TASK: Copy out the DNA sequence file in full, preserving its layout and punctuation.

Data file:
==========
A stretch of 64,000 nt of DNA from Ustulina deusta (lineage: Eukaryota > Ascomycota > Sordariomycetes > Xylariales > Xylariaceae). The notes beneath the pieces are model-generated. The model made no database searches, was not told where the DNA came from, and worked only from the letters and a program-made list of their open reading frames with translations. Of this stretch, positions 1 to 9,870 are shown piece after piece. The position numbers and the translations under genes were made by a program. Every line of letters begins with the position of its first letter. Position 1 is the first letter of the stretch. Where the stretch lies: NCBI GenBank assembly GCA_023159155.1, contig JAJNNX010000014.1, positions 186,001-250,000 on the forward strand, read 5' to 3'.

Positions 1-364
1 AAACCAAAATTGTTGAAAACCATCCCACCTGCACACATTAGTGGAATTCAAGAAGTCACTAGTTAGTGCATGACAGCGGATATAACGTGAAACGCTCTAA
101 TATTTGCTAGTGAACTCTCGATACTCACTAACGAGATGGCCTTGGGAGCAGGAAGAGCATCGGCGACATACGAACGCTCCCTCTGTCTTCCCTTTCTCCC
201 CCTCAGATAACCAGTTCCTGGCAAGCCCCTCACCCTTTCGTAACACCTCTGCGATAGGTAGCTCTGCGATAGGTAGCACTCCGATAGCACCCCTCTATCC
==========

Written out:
A stretch of 64,000 nt of DNA from Ustulina deusta (lineage: Eukaryota > Ascomycota > Sordariomycetes > Xylariales > Xylariaceae). The notes beneath the pieces are model-generated. The model made no database searches, was not told where the DNA came from, and worked only from the letters and a program-made list of their open reading frames with translations. Of this stretch, positions 1 to 9,870 are shown piece after piece. The position numbers and the translations under genes were made by a program. Every line of letters begins with the position of its first letter. Position 1 is the first letter of the stretch. Where the stretch lies: NCBI GenBank assembly GCA_023159155.1, contig JAJNNX010000014.1, positions 186,001-250,000 on the forward strand, read 5' to 3'.

Positions 1-364
1 AAACCAAAATTGTTGAAAACCATCCCACCTGCACACATTAGTGGAATTCAAGAAGTCACTAGTTAGTGCATGACAGCGGATATAACGTGAAACGCTCTAA
101 TATTTGCTAGTGAACTCTCGATACTCACTAACGAGATGGCCTTGGGAGCAGGAAGAGCATCGGCGACATACGAACGCTCCCTCTGTCTTCCCTTTCTCCC
201 CCTCAGATAACCAGTTCCTGGCAAGCCCCTCACCCTTTCGTAACACCTCTGCGATAGGTAGCTCTGCGATAGGTAGCACTCCGATAGCACCCCTCTATCC